Last year, the Diversity Coalition, run by fashion activist Bethann Hardison, challenged the industry to diversify its runways by publicly calling out designers who’ve historically casted mostly white models. The Coalition also sent out letters to the CFDA, British Fashion Council, the Camera Nazionale della Moda Italiana in Milan and the Fédération Française de la Couture du Prêt-à-Porter des Couturiers and Créateurs de Mode in Paris urging them to intervene. The result, according to Jezebel, was a measly 2.72 decrease in percentage of white models. In the wake of last NYFW and Barney New York’s racial profiling though, it appears that designers are reacting positively with more inclusive campaigns. Givenchy tapped Erykah Badu as its new face, after showing an Afrocentric collection for spring, and even Barneys has made strides with their campaign, featuring a diverse group of 17 transgender models. So will designers follow suit this season? Will the Diversity Coalition’s impact last season extend to this one? Will someone other than Rick Owens please come up with an awe-inspiring show that’s both a critique of the industry’s lack of diversity and beauty ideals?
Rick Owens was also joined by Marc Jacobs and Prada last season in sending out a defiantly un-pretty collection. Provokingly, Marc Jacobs even used top tier models while concealing their beauty with jagged elfish hair and earthy makeup. His models wore frumpy Victorian-inspired jackets with football shoulders and boots that unflatteringly hit at the mid calves. Many other like-minded designers sent out re-imagined Teva and Birkenstocks, opting for comfort over beauty. Who will send out the fugliest collection this season? Are Crocs primed for a fashionable update?
One of the most exciting aspects of NYFW is being able to watch when emerging designers get their breakthroughs. This year, there are a bevy of up-and-comers making their runway debuts: former Kanye collaborator/ Australian designer Dion Lee, Miley Cyrus-approved Maria Ke Fisherman and FADER favorites Highland and Harbison.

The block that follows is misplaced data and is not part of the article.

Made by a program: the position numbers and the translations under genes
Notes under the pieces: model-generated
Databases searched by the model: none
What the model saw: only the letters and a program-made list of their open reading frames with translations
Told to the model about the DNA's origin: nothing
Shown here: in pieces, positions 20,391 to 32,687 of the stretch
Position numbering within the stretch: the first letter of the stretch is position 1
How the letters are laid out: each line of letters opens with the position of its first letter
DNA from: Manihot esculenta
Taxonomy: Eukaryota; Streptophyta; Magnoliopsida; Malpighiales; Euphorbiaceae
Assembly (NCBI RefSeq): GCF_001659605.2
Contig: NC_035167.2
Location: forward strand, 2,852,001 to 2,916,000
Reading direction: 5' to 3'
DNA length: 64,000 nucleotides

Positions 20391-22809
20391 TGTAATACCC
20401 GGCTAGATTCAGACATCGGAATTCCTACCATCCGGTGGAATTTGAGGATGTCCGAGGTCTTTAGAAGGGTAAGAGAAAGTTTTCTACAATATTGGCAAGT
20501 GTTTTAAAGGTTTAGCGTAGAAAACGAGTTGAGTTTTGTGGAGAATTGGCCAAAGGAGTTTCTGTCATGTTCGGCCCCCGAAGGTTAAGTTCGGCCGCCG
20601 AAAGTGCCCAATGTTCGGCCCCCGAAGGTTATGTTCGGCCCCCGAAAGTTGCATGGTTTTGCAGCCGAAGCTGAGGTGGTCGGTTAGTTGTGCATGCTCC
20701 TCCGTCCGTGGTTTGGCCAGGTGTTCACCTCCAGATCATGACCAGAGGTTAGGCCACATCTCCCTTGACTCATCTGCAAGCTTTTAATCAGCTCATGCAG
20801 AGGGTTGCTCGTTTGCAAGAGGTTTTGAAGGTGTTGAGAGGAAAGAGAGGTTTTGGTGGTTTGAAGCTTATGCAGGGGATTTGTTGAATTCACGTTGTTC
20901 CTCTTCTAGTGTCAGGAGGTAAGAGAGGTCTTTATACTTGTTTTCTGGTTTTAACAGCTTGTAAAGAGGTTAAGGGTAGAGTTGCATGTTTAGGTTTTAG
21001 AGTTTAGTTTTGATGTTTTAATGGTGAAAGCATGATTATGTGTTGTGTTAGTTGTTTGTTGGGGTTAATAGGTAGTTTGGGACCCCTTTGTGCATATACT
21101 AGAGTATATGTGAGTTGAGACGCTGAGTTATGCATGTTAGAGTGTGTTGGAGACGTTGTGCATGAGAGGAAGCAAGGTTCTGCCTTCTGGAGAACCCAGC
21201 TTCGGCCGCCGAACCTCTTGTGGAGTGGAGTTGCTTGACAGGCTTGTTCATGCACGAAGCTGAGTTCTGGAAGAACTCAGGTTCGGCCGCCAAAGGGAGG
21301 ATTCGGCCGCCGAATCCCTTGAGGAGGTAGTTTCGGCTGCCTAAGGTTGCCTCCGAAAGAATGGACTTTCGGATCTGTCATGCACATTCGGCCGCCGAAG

It’s going to pretty hard for Opening Ceremony to top last year’s show where models were arrived on the runway in high end cars, cronuts were passed out in the gift bags, and Rihanna showed up with a mullet. Will they go even bigger this year? Or will they keep it low key so people can actually focus on the, you know, clothes?
New Model Laws
One of fashion’s lesser-talked about dark sides is the horrendous treatment of models, especially during fashion week. This season, a new law will protect those models under the age of 18, giving them the same status as child actors. They will no longer be able to be paid with clothing, they won’t be subjected to the intensive hours required for fittings-- now they’ll have a required 12-hour rest period between jobs-- and designers will have to fill out a mountain of paperwork. Designers who don’t abide by the new regulations will be subject to fines. Will all of these hurdles be enough to dissuade designers from hiring underage models altogether? Wouldn’t it be better for underage models and the industry to only use models over the age of 18 during fashion week? Shouldn’t clothing geared towards people over the age of 18 be modeled by non-teenagers? Wouldn’t beauty ideals also become more realistic?